Karen Frey, assistant professor of Geography at Clark University, recently received Arctic Science research grants from the National Science Foundation (NSF) and the National Oceanic and Atmospheric Administration (NOAA).
The NSF grant is for a collaborative effort between the University of Maryland Center for Environmental Sciences, Clark University and the Woods Hole Oceanographic Institution. In her project, called "The distributed biological observatory: A change detection array in the Pacific Arctic sector," Frey will lead field collections and analysis of particulate matter and optics to validate satellite observations. The award from the NSF is for $201,018 over five years.
The second grant is funded through NOAA. Over 18 months, Frey will receive $36,980 to work on a project titled "Satellite observations of sea ice variability and primary production in the Pacific sector of the Arctic Ocean." She will compile a satellite-based time series of sea ice cover images, and integrate additional observations.
This project brings together a multidisciplinary group of Arctic scientists and Alaskan coastal community representatives to explore information from completed and current marine research in the Pacific Arctic region. By creating an overarching platform of collaboration between scientists and Alaska Arctic residents, the Synthesis of Arctic Research (SOAR) aims to increase scientific understanding of the biophysical environment, enhance capability to predict future conditions, and effectively transmit findings of the synthesis to local residents, resource managers, science societies, and the general public.
In addition to assisting the Bureau of Ocean Energy Management in its evaluation of oil and gas development in the Arctic, SOAR specifically focuses on understanding the relationships among oceanographic conditions, benthic organisms, lower trophic pelagic species and higher trophic species in the Pacific Arctic.
After earning a B.A. from the Department of Earth and Atmospheric Sciences from Cornell University and an M.A. and Ph.D. from the Department of Geography at the University of California, Los Angeles, Frey joined the Clark faculty in the Graduate School of Geography in fall 2007. Since arriving at Clark, Frey created The Polar Science Research Lab.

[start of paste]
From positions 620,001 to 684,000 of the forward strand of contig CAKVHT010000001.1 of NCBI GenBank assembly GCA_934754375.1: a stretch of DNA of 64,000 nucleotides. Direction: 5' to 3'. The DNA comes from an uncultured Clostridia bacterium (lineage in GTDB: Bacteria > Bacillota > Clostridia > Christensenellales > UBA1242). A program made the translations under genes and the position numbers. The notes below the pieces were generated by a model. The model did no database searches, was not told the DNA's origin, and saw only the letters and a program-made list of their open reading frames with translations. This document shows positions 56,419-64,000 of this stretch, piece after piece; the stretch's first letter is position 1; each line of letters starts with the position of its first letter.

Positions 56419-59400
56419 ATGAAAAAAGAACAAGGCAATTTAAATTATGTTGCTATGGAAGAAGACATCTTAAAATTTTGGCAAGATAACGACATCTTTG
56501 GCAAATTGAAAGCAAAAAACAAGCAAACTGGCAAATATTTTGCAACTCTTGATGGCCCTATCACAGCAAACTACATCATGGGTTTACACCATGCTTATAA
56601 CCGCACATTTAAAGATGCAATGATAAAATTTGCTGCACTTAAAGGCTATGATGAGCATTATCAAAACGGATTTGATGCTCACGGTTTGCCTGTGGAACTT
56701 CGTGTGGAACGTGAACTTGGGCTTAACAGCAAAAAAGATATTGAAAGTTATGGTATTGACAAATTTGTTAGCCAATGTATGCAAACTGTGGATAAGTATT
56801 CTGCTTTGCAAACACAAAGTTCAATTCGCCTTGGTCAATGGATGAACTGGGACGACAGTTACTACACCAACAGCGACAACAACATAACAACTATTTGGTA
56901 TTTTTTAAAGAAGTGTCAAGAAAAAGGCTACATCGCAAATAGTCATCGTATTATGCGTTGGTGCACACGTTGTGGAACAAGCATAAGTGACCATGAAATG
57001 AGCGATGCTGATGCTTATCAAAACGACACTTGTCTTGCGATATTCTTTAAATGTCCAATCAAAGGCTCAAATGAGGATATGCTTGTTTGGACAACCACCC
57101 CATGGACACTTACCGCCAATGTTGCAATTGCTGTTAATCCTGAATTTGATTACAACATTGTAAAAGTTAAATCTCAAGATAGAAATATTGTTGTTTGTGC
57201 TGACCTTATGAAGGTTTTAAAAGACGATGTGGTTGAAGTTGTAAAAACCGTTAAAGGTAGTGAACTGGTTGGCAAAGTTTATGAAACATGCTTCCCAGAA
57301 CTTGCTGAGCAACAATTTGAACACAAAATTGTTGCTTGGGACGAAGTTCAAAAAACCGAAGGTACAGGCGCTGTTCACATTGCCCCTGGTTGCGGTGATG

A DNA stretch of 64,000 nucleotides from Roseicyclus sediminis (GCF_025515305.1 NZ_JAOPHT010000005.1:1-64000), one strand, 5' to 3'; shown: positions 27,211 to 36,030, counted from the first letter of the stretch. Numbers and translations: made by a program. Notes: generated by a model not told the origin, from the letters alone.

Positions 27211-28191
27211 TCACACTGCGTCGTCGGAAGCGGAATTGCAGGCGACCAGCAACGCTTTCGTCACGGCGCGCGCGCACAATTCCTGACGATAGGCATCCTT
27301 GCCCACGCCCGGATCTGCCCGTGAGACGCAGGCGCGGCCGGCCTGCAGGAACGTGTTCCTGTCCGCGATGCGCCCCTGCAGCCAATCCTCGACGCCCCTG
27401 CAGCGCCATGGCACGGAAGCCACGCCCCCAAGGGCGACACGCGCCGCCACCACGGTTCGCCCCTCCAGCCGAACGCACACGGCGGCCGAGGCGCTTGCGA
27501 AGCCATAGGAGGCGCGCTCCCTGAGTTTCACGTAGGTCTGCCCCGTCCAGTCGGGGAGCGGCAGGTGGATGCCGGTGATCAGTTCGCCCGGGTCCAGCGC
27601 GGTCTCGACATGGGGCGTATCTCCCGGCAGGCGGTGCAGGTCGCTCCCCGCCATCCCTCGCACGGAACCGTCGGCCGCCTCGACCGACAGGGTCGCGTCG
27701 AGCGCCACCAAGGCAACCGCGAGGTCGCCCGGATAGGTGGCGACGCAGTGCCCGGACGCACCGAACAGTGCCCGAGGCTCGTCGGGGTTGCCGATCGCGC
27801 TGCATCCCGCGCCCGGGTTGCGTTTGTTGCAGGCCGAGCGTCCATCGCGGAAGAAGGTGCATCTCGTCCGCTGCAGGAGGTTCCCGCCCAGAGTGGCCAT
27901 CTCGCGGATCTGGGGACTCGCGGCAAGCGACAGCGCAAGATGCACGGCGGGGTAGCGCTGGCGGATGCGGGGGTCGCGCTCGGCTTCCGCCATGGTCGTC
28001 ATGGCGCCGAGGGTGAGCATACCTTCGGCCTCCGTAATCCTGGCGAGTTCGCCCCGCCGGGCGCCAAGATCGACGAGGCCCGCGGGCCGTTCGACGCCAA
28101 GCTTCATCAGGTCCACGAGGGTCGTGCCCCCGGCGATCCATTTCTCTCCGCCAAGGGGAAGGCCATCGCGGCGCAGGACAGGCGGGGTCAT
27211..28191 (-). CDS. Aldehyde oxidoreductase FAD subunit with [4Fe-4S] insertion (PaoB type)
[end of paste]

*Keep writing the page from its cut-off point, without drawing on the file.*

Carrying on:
Frey's research interests involve the combined use of field measurements, satellite remote sensing, and GIS to study large-scale linkages between land, atmosphere, ocean, and ice in polar environments. Her most recent work focuses on the hydrological and biogeochemical impacts of terrestrial permafrost degradation across Siberia and the biological and biogeochemical impacts of sea ice decline in polar shelf environments. Over the past decade, Frey has conducted field-based research in West and East Siberia, as well as in the Bering, Chukchi, and Beaufort Seas. She is currently the major research adviser for six Ph.D., M.A., and B.A. students, working on projects in Siberia, Alaska, West Antarctica, the Himalayas, and the Chukchi/Beaufort Seas.
Founded in 1887 in Worcester, Massachusetts, Clark University is a small, liberal arts-based research university addressing social and human imperatives on a global scale. Nationally renowned as a college that changes lives, Clark is emerging as a transformative force in higher education today. LEEP (Liberal Education and Effective Practice) is Clark's pioneering model of education that combines a robust liberal arts curriculum with life-changing world and workplace experiences. Clark's faculty and students work across boundaries to develop solutions to contemporary challenges in the areas of psychology, geography, management, urban education, Holocaust and genocide studies, environmental studies, and international development and social change. The Clark educational experience embodies the University's motto: Challenge convention. Change our world.